By Jim GaramoneMay 14, 2007
WASHINGTON (Army News Service, May 14, 2007) - Army officials will continue to monitor manning and may offer bonuses to mid-level officers and noncommissioned officers if needed, the Army chief of staff said here Friday.
Gen. George W. Casey Jr. told reporters that the service needs to come up with incentives for mid-range officers and NCOs to ensure the leadership is in place for the force of the future. He also spoke about changes to the Army as a result of experiences in the war on terror.
Gen. Casey said active-duty and reserve-component personnel are meeting retention objectives. In recruiting, the active force and the National Guard are making their goals. The Army Reserve is missing its goal, but is expected to make it for the year.
"We will still monitor the situation," Gen. Casey said. While incentives will be partially monetary, other aspects - such as funding graduate school - will be considered.
Gen. Casey said the 1990s outlook in the military against "nation building" has changed. He said Soldiers accept the move toward stability operations and reconstruction because of what they see in Iraq and Afghanistan.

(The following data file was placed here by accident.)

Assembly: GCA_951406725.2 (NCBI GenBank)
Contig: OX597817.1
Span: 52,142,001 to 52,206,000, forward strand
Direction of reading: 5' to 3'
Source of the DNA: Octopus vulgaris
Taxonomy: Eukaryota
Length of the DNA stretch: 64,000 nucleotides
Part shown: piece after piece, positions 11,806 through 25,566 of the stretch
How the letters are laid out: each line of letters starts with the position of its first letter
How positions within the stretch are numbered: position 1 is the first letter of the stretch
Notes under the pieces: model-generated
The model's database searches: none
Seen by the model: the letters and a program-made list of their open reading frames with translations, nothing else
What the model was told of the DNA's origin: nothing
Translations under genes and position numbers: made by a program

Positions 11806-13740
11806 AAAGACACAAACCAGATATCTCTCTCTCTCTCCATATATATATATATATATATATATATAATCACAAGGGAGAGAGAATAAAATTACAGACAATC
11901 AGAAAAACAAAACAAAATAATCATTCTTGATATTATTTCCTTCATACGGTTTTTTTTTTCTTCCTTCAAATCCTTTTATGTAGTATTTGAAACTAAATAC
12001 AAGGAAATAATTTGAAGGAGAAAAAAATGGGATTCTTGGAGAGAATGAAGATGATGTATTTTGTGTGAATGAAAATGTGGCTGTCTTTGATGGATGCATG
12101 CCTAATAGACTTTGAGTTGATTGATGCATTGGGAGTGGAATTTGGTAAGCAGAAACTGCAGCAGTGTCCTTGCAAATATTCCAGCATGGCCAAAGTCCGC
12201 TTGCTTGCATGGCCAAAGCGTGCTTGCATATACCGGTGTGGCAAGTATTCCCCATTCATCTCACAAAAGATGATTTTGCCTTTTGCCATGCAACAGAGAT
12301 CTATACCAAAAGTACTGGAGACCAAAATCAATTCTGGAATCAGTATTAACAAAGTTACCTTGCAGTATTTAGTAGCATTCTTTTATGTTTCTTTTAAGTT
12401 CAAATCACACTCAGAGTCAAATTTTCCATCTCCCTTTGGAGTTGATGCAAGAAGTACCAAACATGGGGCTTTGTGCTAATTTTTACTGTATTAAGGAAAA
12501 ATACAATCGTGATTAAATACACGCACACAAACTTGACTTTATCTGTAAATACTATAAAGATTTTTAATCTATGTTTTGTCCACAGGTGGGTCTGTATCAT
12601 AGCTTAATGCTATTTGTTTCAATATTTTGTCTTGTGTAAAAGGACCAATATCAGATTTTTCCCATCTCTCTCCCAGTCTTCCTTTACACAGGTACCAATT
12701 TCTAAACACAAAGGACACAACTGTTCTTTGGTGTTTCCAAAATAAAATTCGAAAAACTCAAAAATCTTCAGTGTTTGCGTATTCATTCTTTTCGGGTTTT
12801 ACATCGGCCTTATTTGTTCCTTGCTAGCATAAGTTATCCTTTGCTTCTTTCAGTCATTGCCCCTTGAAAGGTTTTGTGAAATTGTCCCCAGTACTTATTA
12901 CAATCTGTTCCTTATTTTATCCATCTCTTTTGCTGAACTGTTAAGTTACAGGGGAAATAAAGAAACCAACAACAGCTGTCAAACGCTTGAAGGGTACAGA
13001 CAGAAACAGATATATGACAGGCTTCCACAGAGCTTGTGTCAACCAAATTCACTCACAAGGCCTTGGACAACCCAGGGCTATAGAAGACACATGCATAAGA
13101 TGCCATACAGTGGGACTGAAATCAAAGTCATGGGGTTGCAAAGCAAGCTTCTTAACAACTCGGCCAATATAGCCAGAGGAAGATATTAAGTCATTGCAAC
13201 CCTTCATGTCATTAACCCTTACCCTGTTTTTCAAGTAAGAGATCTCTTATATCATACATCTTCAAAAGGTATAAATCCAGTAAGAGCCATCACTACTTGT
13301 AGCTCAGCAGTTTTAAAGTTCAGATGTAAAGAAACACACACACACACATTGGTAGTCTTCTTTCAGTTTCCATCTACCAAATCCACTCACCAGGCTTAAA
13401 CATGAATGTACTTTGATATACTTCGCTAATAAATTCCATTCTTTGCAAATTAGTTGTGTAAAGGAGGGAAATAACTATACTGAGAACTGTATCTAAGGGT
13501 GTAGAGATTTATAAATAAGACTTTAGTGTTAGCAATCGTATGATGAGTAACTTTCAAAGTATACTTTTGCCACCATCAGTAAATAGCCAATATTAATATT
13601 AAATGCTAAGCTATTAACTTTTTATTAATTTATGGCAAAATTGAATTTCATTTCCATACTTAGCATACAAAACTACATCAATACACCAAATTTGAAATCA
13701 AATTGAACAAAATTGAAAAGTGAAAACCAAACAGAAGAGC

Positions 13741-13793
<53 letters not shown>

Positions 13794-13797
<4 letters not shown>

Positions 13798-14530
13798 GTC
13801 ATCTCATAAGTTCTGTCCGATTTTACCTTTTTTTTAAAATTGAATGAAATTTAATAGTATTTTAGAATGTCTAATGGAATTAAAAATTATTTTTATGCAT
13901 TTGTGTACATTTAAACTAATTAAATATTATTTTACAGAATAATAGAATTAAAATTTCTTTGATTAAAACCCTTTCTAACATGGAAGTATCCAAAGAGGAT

"They recognize it is an integral part of counterinsurgency strategy," Gen. Casey said. "It's not just the military (that wins counterinsurgency efforts), but it's political and economic and information."
The next step is whether the Army should organize units solely for stability operations and reconstruction. "I'm not sure yet," Gen. Casey said.
He said these really are not part of the core competencies of the Army, which is still configured to fight and win the nation's wars. He said these competencies normally lie in other federal agencies.
"The question really is can we change the culture in the other departments so their folks can participate in areas like Iraq," or whether that's simply too hard and the mission should fall to the military, he said.
(Jim Garamone writes for the American Forces Press Service.)